Colleagues at University Hospitals Birmingham NHS Foundation Trust have paid tribute to their “incredible” chief nurse Philip Norman, who died suddenly this week.
Mr Norman had served as executive chief nurse at the trust for just under four years, having previously held senior nursing roles in Leeds.
“Philip was not only an incredible nurse but an incredible person”
A spokesman for the Birmingham trust said there was a “very sombre mood” across the organisation after Mr Norman’s unexpected death on Monday.
“He was very hands on, very well-respected and well-liked and has driven a number of initiatives at the trust,” the spokesman told Nursing Times.
In a statement, trust chief executive Dame Julie Moore described Mr Norman as an “incredible nurse”.
“It was with the greatest sadness that we learned that our chief nurse Philip Norman unexpectedly passed away,” she said.
“It is devastating news for us all, however, our first thoughts and sympathies are for his partner and his family,” noted Dame Julie.
“Philip was not only an incredible nurse but an incredible person who touched the hearts of all those he met – patients, relatives and colleagues alike. He will be sorely missed by us all,” she added.
Mr Norman qualified as a nurse in 1988 and undertook a number of clinical roles in areas including care for older adults, emergency care, high dependency care, colorectal surgery and vascular surgery.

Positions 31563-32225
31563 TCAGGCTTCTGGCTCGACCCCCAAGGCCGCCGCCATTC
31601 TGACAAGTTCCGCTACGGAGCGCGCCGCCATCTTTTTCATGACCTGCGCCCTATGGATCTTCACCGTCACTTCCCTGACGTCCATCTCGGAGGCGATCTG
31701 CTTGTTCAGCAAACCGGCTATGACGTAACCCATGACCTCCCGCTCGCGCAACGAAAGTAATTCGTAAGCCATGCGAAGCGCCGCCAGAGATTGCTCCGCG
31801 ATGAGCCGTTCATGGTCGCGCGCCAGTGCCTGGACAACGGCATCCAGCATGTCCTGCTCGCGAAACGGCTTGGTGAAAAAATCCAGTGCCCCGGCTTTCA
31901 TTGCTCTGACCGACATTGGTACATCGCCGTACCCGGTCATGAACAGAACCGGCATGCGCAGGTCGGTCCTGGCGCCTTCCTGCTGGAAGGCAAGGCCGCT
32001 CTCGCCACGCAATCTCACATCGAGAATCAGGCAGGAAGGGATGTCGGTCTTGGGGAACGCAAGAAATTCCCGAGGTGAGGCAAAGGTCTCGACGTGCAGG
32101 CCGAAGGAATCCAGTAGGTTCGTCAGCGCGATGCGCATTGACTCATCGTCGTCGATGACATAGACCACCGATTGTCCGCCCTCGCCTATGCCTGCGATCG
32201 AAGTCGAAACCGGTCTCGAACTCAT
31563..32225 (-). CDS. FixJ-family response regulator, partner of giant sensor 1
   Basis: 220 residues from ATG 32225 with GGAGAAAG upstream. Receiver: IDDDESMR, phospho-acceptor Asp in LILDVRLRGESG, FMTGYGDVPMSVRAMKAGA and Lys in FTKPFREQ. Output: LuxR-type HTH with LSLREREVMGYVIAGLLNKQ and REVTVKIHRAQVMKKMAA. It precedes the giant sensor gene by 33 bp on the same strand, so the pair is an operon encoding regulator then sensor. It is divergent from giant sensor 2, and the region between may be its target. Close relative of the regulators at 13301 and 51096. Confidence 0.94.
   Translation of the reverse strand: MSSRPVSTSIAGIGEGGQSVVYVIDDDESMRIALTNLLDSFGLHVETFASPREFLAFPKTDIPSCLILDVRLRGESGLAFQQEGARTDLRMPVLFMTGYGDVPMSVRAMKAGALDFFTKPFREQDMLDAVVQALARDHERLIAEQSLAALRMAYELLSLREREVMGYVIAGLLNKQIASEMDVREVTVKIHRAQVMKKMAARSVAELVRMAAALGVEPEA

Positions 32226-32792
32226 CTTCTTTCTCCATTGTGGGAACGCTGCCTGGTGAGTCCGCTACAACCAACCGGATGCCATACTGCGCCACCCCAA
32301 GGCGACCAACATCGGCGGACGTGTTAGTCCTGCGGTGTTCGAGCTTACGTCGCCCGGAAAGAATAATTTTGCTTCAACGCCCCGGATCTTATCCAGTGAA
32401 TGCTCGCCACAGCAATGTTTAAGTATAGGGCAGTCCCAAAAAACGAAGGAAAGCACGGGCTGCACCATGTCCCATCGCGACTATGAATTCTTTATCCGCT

He also completed a masters degree in management and leadership and throughout his near 30-year career in nursing spear-headed a range of initiatives to improve patient care.
Tribute paid to well-respected Birmingham trust’s chief nurse
Mr Norman joined University Hospitals Birmingham in October 2013 from Leeds Teaching Hospitals Trust.
At Leeds, he held a number of senior nursing and operational roles, including acting chief nurse, assistant chief nurse, operational deputy chief nurse, and divisional general manager for medicine.
As a senior nurse and manager, he led a number of quality improvement initiatives, both at divisional and trust-wide level, including achieving significant strides forward in infection prevention and control in Birmingham.
He was also responsible for a highly successful staff flu vaccination campaign, which saw the trust achieve a vaccination rate of 75% for the first time, said the trust spokesman.
Other achievements includes the redesign of services such as admission avoidance schemes, care closer to home and improved ward environments leading to better patient, carer and staff experiences.
Mr Norman also worked with university colleagues on the development of new roles and with partners in the community and the local authority to improve patient care and services across health and social care.
In addition, he was a governor at mental health provider Leeds Partnership NHS Foundation Trust.
A cause of death has not yet been revealed.